Ecuador’s new constitution and local law require both a binding favorable opinion of Ecuador’s Constitutional Court and approval by the State’s National Assembly in order for Ecuador to denounce certain treaties. According to Jaramillo and Muriel-Bedoya, “[t]his process was followed and the Constitutional Court considered that all the BITs were incompatible with article 422, a flawed conclusion that would apparently legitimize the termination proceedings.” Article 422 forbade Ecuador from entering into international treaties that relinquished jurisdiction to international arbitration, but only with respect to “contractual or commercial disputes.” Thus, according to Jaramillo and Muriel-Bedoya:
[T]he Constitutional Court did not consider that international investment arbitration is a very different animal from international commercial or contractual arbitration. In general terms, the former addresses breaches of international law, particularly of international standards protected by a BIT (e.g. fair and equitable treatment, full protection and security, most-favored-nation treatment, etc.), while the latter focuses on contractual breaches of a commercial nature, which do not necessarily derive in breach of international law. Tribunals have historically pointed out these differences in several awards.
. . . .
The National Assembly replicated the Constitutional Court’s unconstitutionality argument without distinguishing that the Constitution does not forbid international investment arbitration. Likewise, the National Assembly considered that the 2008 Constitution represents a fundamental change of circumstances and, misunderstanding article 62 of the Vienna Convention on the Law of Treaties, it also justiﬁed the termination of the BITs under that provision.
Jaramillo and Muriel-Bedoya note that, contrary to the National Assembly, local Ecuadorian law “does not entirely replace the international obligations that a treaty protects, even if similar standards are conceived.” Furthermore, they argue that “a neutral dispute resolution mechanism is of utmost importance for foreign investors and, when it comes to Ecuadorian courts, unfortunately they are not particularly known for their celerity, and neither for not being politicized or interventionist.”
There are signs that Ecuador now is backpedaling. Ecuador’s new Minister for Foreign Trade, Pablo Campana, has said: “[i]n order to secure private direct investment, we must have BITs.” Thus, Ecuador has sent a proposal to fifteen countries inviting them to renegotiate the cancelled bilateral investment treaties “and urging them to accept a new model BIT that requires resolution of disputes by arbitration in the region.” Also, Ecuador launched a website that highlights the damages it has avoided in every arbitration since 2008: “[f]rom 2008 to date, the state says it has avoided 83% of the total amount claimed against it – a total of US$14.7 billion.” The extent to which Ecuador will reverse its investment protection policy remains to be seen.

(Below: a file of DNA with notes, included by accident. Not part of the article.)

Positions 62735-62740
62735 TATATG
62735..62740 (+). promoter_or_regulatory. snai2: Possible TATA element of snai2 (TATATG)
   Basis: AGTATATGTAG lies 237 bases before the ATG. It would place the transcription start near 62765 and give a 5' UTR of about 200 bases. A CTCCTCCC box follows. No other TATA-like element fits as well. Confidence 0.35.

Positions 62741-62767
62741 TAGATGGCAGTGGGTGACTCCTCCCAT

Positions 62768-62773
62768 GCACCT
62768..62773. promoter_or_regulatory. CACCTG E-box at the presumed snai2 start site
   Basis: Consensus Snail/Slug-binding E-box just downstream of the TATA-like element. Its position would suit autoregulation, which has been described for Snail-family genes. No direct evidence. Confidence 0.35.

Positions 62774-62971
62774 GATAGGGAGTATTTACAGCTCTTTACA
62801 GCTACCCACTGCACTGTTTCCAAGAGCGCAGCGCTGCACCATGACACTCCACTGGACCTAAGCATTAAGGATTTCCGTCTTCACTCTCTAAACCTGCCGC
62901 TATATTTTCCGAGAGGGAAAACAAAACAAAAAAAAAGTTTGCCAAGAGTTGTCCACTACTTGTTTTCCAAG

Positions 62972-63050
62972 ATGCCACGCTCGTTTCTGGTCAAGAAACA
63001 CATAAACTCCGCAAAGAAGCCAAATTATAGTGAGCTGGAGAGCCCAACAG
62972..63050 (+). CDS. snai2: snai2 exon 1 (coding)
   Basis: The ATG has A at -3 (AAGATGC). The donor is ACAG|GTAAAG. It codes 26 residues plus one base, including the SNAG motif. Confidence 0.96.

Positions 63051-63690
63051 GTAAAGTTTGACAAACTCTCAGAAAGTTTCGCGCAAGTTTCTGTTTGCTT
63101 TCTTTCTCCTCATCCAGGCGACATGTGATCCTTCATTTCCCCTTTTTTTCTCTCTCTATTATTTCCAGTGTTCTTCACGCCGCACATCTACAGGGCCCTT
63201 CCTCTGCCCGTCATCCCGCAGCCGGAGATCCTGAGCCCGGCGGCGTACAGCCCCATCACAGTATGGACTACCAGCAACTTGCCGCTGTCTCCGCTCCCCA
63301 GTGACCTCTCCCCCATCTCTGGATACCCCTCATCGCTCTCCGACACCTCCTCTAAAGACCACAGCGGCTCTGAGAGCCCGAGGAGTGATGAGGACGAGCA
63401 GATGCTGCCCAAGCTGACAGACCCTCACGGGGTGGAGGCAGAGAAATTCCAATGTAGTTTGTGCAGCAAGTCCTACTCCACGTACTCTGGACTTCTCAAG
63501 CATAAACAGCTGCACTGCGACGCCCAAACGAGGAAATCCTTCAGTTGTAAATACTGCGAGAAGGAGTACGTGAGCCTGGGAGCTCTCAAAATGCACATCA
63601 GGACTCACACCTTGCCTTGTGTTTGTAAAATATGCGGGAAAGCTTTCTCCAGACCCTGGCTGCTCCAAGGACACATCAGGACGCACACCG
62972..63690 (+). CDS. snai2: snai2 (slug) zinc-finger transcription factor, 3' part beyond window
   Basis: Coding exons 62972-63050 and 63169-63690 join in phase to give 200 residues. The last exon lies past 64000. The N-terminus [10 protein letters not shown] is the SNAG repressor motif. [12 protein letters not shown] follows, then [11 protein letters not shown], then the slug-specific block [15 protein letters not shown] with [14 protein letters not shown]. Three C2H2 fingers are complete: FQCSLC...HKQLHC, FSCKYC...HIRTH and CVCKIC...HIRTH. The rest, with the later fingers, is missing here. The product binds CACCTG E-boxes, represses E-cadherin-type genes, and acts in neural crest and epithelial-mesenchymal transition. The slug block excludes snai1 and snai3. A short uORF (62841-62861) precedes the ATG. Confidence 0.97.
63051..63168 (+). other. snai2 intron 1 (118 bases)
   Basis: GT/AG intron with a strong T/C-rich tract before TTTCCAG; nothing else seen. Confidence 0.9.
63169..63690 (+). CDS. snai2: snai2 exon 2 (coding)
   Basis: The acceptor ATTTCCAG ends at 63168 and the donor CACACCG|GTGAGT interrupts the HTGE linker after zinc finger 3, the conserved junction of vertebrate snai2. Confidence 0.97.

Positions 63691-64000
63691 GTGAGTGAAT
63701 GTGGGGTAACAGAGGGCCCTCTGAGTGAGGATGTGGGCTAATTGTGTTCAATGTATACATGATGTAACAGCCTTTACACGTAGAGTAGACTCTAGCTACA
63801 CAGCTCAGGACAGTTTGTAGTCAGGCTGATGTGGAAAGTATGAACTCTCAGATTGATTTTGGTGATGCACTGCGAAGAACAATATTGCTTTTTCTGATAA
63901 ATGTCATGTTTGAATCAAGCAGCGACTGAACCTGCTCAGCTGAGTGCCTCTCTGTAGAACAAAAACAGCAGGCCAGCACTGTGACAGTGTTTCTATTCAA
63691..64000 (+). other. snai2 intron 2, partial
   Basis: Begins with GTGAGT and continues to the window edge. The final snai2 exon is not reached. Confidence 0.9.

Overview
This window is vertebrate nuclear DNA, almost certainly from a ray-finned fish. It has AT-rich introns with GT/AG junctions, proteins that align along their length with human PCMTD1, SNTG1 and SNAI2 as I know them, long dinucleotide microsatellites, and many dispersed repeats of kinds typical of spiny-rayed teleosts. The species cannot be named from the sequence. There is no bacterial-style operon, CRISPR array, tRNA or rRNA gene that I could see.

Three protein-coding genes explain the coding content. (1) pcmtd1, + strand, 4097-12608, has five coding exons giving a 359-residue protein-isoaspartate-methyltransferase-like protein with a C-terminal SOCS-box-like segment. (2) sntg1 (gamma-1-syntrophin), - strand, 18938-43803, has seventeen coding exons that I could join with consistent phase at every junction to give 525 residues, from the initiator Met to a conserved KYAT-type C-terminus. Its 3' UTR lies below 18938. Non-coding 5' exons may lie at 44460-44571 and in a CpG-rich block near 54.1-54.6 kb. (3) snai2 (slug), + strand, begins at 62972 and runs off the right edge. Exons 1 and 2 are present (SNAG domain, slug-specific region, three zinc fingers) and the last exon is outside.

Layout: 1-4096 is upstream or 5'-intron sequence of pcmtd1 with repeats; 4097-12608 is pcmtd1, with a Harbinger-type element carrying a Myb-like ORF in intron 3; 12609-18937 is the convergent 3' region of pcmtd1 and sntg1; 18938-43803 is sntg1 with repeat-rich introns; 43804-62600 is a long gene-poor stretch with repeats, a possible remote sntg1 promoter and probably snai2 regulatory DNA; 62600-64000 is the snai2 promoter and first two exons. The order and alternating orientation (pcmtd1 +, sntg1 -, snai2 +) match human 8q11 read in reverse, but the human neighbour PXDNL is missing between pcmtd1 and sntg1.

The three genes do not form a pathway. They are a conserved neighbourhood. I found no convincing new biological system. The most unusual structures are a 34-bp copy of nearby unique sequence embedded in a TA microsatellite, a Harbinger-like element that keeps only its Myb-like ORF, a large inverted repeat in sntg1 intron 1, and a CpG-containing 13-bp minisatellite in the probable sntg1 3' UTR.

India reacted quickly to its loss in White Industries Australia Limited v. Republic of India, which determined that the Indian judicial system had not afforded the Australian coal mining claimant “effective means” for enforcing an approximately US$6 million award from an International Chamber of Commerce (“ICC”) arbitral tribunal. Most recently, a slew of claims concerning retroactive tax measures have garnered much attention. India is currently defending twenty-four investment cases as respondent.
India sent “notices of termination” to fifty-eight countries with which it has BITs and proposed to twenty-five other State Parties with which it also has BITs that they issue a “joint interpretation” of those BITs so as to align them with a new Indian Model BIT formulated in 2015. The Indian Model BIT eliminates FET, applies instead the customary international law standard of treatment of aliens, limits FPS to physical protection (not legal security), and permits ISDS only if local remedies are exhausted and produced no result within five years. To date, twenty-two Indian BITs have been effectively terminated.
India’s move to terminate its network of BITs arguably conflicts with the current administration’s campaign to attract foreign investment. India’s Prime Minister, Narendra Modi, announced his “Make in India” campaign in September 2014, which was pitched as “a new major national programme designed to transform India into a global manufacturing hub.”